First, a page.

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Here is the phrase which I am reading

As a result, for years, it’s been a quiet destination for Northerners looking for jobs, schools and business deals.

What does "quiet destination" mean? I searched for it on google but found no answer.

  • Based on the context you provided I'd interpret it as characterized by an absence of disturbance; a place that provides or allows relaxation. – Yuri Feb 27 '17 at 21:56
  • Reading it in the context of the article, I'd say that's not a normal English usage. It doesn't look like they're calling it what I would call a "quiet destination". – Rob K Mar 1 '17 at 18:52
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As a result, for years, it’s been a discreet destination for Northerners looking for jobs, schools and business deals.

"Quiet," Definition 2 Synonyms, Google

"Death, diplomatic spat could cost North Korea a rare friend," Associated Press

If you look at the original context, as provided by Vekzhivi in his answer, this is about the relationship between Malaysia and North Korea.

And the article is saying that while other countries, such as China, Singapore, Russia, Syria and Cuba are friends (my wording) of North Korea, Malaysia was only "sort of" a friend ("Death," AP).

Which means that they weren't not friends, since Malaysia allowed North Koreans to enter without a visa and so "you can find North Koreans studying in Malaysian universities, working in Malaysian mines and managing computer systems for Malaysian companies" (Ibid.).

And so, while the two countries had been friends-not-friends, it was a sort of "off-the-record," "between you and me," quiet relationship ("Quiet," Google).

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  • Teacher KSHuang: I like your answer much better than mine. It gets my upvote! I believe that "discreet" is the perfect synonym here. And btw, I am a "he." – Vekzhivi Mar 1 '17 at 18:13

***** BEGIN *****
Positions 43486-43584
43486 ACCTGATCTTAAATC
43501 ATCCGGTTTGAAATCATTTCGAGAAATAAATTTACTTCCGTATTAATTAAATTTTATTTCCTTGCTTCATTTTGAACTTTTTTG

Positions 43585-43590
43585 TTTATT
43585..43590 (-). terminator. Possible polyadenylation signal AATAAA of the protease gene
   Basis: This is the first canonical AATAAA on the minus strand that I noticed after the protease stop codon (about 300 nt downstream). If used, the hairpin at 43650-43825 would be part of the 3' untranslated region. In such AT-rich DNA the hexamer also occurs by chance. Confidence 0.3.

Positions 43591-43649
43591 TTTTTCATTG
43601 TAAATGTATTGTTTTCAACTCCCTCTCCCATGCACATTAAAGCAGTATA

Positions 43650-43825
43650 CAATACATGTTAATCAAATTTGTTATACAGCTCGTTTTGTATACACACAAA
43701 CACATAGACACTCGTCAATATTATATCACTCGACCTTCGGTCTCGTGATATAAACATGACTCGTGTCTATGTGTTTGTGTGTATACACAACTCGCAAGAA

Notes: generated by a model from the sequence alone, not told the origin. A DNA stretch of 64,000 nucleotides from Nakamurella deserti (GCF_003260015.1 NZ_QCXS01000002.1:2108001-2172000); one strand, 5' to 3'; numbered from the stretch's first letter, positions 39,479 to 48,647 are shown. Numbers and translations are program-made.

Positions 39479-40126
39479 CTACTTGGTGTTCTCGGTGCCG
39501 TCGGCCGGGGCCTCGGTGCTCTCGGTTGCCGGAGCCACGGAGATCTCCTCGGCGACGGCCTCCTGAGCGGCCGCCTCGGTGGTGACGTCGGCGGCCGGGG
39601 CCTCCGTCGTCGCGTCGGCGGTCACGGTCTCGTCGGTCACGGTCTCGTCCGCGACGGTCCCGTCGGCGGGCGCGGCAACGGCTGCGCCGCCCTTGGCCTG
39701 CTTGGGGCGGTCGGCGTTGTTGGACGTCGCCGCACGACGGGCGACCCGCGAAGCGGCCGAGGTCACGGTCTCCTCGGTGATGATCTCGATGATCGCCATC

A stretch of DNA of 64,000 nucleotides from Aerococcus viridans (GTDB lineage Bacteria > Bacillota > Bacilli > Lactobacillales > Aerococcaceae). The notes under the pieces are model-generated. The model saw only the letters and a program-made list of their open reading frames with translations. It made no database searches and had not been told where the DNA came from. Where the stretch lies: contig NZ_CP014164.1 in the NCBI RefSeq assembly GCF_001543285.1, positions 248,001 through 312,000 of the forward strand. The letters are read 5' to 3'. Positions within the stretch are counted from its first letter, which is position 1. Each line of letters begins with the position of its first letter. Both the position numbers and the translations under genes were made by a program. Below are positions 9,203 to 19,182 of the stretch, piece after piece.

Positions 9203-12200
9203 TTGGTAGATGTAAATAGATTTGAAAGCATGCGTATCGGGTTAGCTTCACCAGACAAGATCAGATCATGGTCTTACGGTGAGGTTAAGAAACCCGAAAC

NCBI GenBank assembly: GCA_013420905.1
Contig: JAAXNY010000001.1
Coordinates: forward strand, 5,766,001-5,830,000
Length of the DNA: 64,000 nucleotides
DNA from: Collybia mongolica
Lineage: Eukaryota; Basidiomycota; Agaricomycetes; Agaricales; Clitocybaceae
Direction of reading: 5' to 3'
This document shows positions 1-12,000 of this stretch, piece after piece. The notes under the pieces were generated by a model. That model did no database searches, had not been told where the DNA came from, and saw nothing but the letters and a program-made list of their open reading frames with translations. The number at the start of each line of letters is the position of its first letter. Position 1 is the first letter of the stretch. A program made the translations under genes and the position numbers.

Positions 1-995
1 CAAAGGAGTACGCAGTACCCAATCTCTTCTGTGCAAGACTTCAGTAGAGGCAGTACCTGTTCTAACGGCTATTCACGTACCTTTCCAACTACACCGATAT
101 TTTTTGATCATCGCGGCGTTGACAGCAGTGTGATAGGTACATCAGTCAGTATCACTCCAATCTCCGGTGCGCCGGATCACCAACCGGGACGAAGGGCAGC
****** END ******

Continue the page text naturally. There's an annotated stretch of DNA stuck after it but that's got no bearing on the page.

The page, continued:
• @Vekzhivi, thanks! Actually, I had upvoted yours as well :D. If I hadn't found discreet, little-known is what I would've used, too! And I've edited my answer to reflect your gender. Thanks :)! – Teacher KSHuang Mar 1 '17 at 18:25
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"Quiet destination" isn't really a unique term that means something different than the combined meanings of the two component words. "Quiet" is added to "destination" to describe it.

What makes the phrase a little unique is that the meaning is ambiguous in a beneficial way. "Quiet" has many related definitions. Among them, it refers to characteristics like calm, enjoyed in peace and relaxation, free from noise or uproar, and secluded (https://www.merriam-webster.com/dictionary/quiet).

In this case, it isn't a specific selected definition that is applied to "destination". Instead, "quiet" leads people to associate a number of the meanings to paint a mental picture. It's a great marketing expression because each reader personalizes the phrase by projecting their own conceptualization onto it.

Each person's mental picture will be a little different, but the general meaning of the phrase "quiet destination" is basically the opposite of the noise and hustle and bustle of the big city. It's a bit like the marketing adjectives used in the real estate business. The terms aren't intended to have a precise meaning. They are intended to elicit a positive emotional response and cause the reader to imagine what is attractive to them.

"Quiet destination" may be used in other contexts than marketing, but it doesn't have a rigidly defined meaning. It's somewhat ambiguous, conveying anything that falls under the general concept of "quiet".

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I looked up the AP article about North Koreans' unique relationship with Malaysia....

http://bigstory.ap.org/article/2469b3ce58be4ff39783efb5cce35521/death-diplomatic-spat-could-cost-north-korea-rare-friend

In this context, the phrase has nothing to do with marketing a given locale. Here it simply means little known, or not publicized.

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